RE: Updated ISSUE-206 CP

Maciej Stachowiak wrote:
> How about just suggesting some sort of notification of the image,
> without overconstraining what it is? In general, we let assistive
> technologies (or really UA/AT combos) have a lot of freedom in how they
> handle repair of broken content.

Irrespective of the audio cue being provided, I believe that what is most
important is that we communicate via the Accessibility API (and thus most
likely via Accessible Name) that this is an image of suspected and likely
importance, but that no alternative text is provided. We must remember that
not every non-sighted user can actually hear either: how would this manifest
via Braille output devices for example?

By having a reserved keyword for that Accessible Name I suspect some tools
could replace 'word' with 'audio-cue' (I know that Google/ChromeVox are
interested in what they dub "ear-cons" - as opposed to eye-cons), but I
think leaving that to the screen reader (as opposed to the browser) would be
the better choice moving forward. In a Best Case scenario, the 'verbosity'
of this reserved keyword could also be controlled by individual screen
reading tools (likely via user-settings, such as JAWs Verbosity Settings)
and could also be mapped to localization files at the browser level.

> For Safari+VoiceOver, saying "Image"
> might be a good way to handle these in general. But we might want to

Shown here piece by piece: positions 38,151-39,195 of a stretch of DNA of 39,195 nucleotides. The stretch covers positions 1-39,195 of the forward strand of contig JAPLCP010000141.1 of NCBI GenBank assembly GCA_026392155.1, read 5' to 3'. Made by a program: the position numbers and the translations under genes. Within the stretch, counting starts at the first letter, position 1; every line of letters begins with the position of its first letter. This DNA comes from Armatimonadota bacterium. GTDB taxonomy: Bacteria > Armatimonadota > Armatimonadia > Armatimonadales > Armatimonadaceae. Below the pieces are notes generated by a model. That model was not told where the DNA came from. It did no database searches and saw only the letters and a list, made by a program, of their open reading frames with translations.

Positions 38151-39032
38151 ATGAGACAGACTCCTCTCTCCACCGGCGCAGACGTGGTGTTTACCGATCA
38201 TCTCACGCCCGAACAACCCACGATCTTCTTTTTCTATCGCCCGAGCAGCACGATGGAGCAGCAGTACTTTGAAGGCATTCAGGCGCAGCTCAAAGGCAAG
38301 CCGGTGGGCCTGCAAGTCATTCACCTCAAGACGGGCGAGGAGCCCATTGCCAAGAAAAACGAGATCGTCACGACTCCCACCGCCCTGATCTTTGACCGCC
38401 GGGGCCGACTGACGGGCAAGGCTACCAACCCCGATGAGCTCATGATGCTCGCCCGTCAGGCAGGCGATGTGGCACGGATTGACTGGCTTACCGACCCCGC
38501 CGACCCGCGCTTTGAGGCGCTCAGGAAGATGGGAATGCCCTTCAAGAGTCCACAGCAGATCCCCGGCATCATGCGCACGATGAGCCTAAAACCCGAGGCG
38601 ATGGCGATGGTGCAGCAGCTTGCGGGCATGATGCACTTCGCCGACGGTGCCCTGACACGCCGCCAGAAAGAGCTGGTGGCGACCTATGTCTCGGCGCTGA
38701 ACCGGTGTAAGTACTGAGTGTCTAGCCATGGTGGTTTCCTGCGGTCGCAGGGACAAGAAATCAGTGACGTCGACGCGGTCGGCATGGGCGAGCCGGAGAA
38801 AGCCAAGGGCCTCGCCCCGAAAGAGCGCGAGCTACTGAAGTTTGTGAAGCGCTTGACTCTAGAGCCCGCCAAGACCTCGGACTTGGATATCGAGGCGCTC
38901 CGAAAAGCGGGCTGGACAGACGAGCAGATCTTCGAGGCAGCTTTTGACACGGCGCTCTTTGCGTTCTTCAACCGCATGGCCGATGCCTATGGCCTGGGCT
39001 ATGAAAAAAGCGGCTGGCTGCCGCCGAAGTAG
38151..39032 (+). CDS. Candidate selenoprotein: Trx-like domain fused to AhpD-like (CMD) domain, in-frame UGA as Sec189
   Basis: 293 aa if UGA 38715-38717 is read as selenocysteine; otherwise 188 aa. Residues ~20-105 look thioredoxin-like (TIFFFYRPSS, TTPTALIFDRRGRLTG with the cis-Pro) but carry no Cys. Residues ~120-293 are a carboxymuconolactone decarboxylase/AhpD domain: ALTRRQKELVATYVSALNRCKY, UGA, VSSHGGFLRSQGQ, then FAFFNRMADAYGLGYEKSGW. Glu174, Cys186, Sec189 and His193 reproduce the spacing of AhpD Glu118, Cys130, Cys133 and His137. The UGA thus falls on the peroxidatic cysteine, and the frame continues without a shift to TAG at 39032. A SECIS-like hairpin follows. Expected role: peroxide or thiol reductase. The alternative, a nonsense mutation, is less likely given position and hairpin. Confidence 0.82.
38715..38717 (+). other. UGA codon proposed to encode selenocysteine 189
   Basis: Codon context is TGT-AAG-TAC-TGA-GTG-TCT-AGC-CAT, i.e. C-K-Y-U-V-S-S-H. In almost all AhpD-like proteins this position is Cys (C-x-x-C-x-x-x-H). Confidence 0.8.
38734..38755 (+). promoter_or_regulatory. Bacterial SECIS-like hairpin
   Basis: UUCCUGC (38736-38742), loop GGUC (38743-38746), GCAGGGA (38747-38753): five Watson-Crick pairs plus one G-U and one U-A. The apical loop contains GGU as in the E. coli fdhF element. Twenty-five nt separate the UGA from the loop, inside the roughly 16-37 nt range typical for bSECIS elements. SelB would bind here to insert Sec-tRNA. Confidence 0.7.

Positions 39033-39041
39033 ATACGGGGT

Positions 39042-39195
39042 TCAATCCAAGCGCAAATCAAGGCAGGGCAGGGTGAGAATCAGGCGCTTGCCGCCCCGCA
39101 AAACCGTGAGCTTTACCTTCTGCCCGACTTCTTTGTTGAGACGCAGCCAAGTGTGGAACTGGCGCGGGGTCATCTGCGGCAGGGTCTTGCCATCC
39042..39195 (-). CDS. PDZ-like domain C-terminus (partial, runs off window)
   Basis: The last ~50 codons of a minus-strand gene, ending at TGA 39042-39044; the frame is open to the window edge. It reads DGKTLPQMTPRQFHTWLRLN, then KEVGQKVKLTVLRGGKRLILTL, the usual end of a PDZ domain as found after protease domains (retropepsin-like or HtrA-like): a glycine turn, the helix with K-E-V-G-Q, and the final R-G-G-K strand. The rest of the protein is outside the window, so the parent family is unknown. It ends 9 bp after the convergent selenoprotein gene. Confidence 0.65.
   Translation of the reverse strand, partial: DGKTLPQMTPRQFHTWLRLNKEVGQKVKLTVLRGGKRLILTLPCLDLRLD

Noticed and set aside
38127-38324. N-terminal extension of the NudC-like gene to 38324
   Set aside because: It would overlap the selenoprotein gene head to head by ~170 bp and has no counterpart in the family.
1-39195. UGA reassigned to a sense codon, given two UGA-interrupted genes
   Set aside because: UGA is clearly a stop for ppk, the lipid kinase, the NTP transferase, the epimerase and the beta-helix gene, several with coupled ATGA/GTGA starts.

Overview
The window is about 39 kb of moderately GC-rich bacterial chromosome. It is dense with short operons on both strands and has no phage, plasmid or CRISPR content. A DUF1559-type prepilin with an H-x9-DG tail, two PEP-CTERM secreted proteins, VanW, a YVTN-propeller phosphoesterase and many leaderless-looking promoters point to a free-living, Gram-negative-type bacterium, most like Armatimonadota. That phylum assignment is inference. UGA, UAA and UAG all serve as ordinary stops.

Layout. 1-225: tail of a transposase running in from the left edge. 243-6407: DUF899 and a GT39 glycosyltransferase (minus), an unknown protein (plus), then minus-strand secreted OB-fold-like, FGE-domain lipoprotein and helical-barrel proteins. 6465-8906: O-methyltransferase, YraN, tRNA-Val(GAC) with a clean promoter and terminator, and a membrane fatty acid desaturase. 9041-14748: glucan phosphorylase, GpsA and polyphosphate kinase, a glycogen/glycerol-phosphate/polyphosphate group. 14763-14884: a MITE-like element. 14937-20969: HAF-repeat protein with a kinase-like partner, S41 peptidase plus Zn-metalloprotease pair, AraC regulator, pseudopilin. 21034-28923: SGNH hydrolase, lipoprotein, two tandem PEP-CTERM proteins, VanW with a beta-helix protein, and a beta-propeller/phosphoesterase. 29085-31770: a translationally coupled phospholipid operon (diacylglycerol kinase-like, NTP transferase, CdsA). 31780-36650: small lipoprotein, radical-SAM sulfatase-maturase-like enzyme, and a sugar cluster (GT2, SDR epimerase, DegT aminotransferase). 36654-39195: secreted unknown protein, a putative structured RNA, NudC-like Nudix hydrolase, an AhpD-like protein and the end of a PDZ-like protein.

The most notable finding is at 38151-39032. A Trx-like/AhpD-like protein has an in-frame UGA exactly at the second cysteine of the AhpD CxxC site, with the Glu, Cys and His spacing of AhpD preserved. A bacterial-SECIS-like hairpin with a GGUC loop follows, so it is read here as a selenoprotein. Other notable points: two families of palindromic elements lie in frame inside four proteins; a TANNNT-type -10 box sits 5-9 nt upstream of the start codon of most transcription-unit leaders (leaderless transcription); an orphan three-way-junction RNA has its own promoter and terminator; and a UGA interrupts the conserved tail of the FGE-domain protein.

> get more fancy - for instance, we could special-case the situation
> where the image has a sensible filename (for example "architecture-
> diagram.png" or "cat.jpg" instead of "IMG17567.JPG"). And I would not
> presume to dictate what is right for other ATs.

I'm not too keen on that idea personally, as it begins to presume the reason
of/for the image, and may be completely off the mark: for example "cat.jpg"
could be a photo of a kitten, a roaring lion, or my friend Catherine... 

The idea of heuristic guessing for alt text has surfaced previously (it's
been a while), and I think that overall this idea is not well liked: you
have a better than equal chance of guessing significantly wrong as you do
guessing correctly; in actual fact the appropriate alt text for your image
might actually be "タイガー"

> BTW, I appreciate that John did research on this question!

De nada Maciej. What is important is that we get this (and everything else)
right from the end-user perspective. I can appreciate Henri and Mike's
perspective on this topic (as developers and maintainers of validation
tools), but without a solution that also does something better for the end
user, I fear that we are not really solving the real problem.


Received on Wednesday, 22 August 2012 01:57:29 UTC